new MovePT()

Are you sure the new MovePT starts from the current value of Command Position?

I’m almost certainly sending the wrong “hold still” position to RMP after the probe strike. I’m trying to figure out where that’s coming from. The change in commanded position is what I’m sending after probe cleanup is finished.

As for the process that I’m using, it’s much like what you outlined.

  • EStopModify()
  • WaitForDone()
  • ClearFaults()
  • AmpDisable()
  • AmpEnable()
  • new MovePT()

I added the disable/enable in an attempt to fix the position sync issue, but that’s apparently not the problem.
At 41187, I’m commanding that (incorrect) position.

I can’t explain the 10ms delay between the commanded position changing and the actual position following it. Just for fun, here’s more detail about that time.

Is 10ms a long time for a response? It seems like I see 10-20ms following times between commanded and actual. Were you asking about something else?

10ms seems a little long but if it’s normal for you, let’s not focus there.

Ok I want to confirm I understand what you’re saying. At 41187, you issue a new MovePT() and streaming it a constant value for command position, and you suspect it’s the wrong position?

If that’s the case, keep us posted on what you find.

After the probe strikes and we “handle it” (in the CNC software), we send the motor “hold still” motion in preparation for the next meaningful motion. I appear to be sending the wrong “current position.”

This question was primarily an investigation to ensure that I’m using RMP correctly. Thanks for the help.

It appears that my problem was the “current position” data.

In general, any data we retrieve in multiple places or in loops is “cached” in recorders (I’ve heard it referred to as “block I/O”).

After the probe input went high, we wait for motion to stop, clear faults, etc.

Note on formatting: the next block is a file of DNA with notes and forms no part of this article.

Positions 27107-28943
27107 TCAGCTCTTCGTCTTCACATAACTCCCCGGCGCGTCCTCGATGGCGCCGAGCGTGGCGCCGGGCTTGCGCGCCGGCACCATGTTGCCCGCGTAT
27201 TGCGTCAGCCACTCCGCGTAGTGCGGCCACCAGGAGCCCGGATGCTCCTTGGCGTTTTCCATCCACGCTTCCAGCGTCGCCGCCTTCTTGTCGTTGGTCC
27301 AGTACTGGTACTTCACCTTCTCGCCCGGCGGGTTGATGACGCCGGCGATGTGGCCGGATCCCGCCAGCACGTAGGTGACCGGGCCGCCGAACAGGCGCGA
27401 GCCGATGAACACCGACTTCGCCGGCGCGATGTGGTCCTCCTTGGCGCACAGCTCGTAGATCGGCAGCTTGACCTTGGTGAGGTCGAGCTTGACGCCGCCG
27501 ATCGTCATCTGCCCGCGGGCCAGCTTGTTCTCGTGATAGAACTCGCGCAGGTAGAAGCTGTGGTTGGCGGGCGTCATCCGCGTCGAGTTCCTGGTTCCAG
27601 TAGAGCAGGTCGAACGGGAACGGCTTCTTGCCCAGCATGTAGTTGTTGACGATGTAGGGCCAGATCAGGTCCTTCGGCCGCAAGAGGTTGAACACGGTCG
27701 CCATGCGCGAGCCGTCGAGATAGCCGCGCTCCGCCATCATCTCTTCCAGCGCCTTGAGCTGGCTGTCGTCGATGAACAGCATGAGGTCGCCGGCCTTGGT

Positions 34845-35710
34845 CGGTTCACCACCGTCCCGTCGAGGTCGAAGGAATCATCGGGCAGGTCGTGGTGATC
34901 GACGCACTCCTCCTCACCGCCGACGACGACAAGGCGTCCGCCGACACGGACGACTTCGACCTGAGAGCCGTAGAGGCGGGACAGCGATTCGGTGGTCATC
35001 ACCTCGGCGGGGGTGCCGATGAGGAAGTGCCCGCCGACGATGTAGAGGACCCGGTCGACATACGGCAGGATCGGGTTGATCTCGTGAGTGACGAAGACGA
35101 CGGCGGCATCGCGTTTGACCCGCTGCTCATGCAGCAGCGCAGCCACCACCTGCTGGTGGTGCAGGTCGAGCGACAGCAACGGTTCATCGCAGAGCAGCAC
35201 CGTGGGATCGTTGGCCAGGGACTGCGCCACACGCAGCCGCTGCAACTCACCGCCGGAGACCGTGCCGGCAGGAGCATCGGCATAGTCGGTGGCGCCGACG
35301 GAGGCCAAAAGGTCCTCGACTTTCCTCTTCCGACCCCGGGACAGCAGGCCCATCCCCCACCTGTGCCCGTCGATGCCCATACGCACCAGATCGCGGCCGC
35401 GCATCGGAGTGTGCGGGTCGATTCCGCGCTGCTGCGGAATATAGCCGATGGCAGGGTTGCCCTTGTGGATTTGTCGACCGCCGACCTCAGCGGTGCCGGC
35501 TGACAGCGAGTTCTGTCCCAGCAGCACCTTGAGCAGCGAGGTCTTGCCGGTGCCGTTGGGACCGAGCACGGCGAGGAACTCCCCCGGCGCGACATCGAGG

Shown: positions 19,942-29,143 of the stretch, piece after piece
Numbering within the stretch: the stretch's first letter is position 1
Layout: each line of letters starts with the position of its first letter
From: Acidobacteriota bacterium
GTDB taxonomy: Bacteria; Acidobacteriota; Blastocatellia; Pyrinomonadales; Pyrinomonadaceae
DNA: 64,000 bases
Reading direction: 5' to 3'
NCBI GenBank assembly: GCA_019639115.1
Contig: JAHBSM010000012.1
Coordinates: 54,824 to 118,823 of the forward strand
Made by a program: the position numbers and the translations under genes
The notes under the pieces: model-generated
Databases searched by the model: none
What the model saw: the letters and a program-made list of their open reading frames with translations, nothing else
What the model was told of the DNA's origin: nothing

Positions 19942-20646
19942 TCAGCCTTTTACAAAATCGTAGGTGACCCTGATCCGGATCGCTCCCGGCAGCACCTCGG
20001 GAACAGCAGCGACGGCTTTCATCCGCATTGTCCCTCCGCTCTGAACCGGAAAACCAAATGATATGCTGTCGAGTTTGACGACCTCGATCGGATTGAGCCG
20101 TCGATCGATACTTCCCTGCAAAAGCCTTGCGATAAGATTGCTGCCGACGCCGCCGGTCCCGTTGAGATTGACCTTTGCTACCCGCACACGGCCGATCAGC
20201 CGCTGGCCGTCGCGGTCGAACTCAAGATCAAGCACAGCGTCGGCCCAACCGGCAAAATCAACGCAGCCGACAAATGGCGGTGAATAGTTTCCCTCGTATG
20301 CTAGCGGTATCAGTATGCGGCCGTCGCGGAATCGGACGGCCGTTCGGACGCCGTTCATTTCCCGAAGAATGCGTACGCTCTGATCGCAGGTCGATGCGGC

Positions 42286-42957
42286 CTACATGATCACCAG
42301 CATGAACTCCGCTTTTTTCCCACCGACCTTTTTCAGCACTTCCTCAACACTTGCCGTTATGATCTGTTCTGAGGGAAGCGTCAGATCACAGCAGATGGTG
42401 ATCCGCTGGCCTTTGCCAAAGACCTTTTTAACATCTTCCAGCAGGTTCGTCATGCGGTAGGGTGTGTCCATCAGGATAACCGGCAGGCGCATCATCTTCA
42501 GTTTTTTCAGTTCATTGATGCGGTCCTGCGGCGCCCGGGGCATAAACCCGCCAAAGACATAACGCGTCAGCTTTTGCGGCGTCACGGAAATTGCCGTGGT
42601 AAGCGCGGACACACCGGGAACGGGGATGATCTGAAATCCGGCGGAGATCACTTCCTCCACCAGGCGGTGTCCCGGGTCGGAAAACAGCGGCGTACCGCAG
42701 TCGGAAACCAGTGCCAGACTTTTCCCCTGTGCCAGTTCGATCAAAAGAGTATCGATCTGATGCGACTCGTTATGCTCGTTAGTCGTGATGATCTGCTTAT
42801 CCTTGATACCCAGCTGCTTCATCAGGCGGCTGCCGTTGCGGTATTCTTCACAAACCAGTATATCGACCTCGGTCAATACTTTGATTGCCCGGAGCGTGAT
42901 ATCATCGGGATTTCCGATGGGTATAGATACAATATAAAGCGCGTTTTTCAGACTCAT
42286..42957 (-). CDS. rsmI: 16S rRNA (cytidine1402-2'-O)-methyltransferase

Then, we get the current position and use this as the next commanded position.

The current position I get via block I/O (RSIAxisAddressTypeACTUAL_POSITION) is not the same as what I get from calling Axis::ActualPositionGet().
Some of this discrepency could be due to us only updating the data from block I/O every time the sync interrupt fires. However, when I look at the data +/- 15 ms from when I attempt to acquire the actual position of the axis, I still don’t see numbers like what I’m getting from block I/O.

Block I/O reports the position: 29 296 507
The scope data has actual positions in the range of [29 301 010, 29 304 088] in the range -15ms/+15ms.
The actual position that I was expecting was something like 29 304 241 (the observed actual position in the scope data).

(There’s not a great way to map motion scope data to any sort of calendar time, so my correlation of events could be off by, perhaps +/- 5ms.)

Now, I’m not pointing fingers at RMP for misbehaving. I’m curious if I’m using things correctly.

We started using block I/O because some of the API calls were taking a long (short) time to return, as if there were some safety iterlocks (e.g. mutexes) protecting the shared data. I don’t have objections to safety, but I don’t really know which API calls have the time consuming protection and which don’t.
Is there any guidance in the docs regarding this?

Also, how does the API for (e.g.) ActualPositionGet() behave? Does it query the drive or just read some host/firmware memory?

Are there any caveats for block I/O that I should know? Would you expect it to lag behind instantaneous-current data at all?

Thanks for the update.

I think your usage sounds fine. ActualPositionGet() should be reading from the same firmware memory you are reading with the recorder. It does not read from the drive.

Could you try controller->MemoryDoubleGet(axis_actual_addr) to see if reading the value directly matches your recorded value or ActualPositionGet()? Both of those should already be scaled by OriginPositionGet() so I’m confused. You could double-check to see if OriginPositionGet() returns something close to the magnitude of the discrepancy.

We don’t yet have a document for method execution times, but it is on our list of things to do.

Just as a follow-up:

  • MemoryDoubleGet() returns the same value as ActualPositionGet().
  • OriginPositionGet() returns 0 (we clear it early on and never set it).

I don’t have time to investigate it further, but the most likely explanation I can think of is that the block I/O data is sufficiently stale not to be relied upon in this circumstance.

Thanks for your help.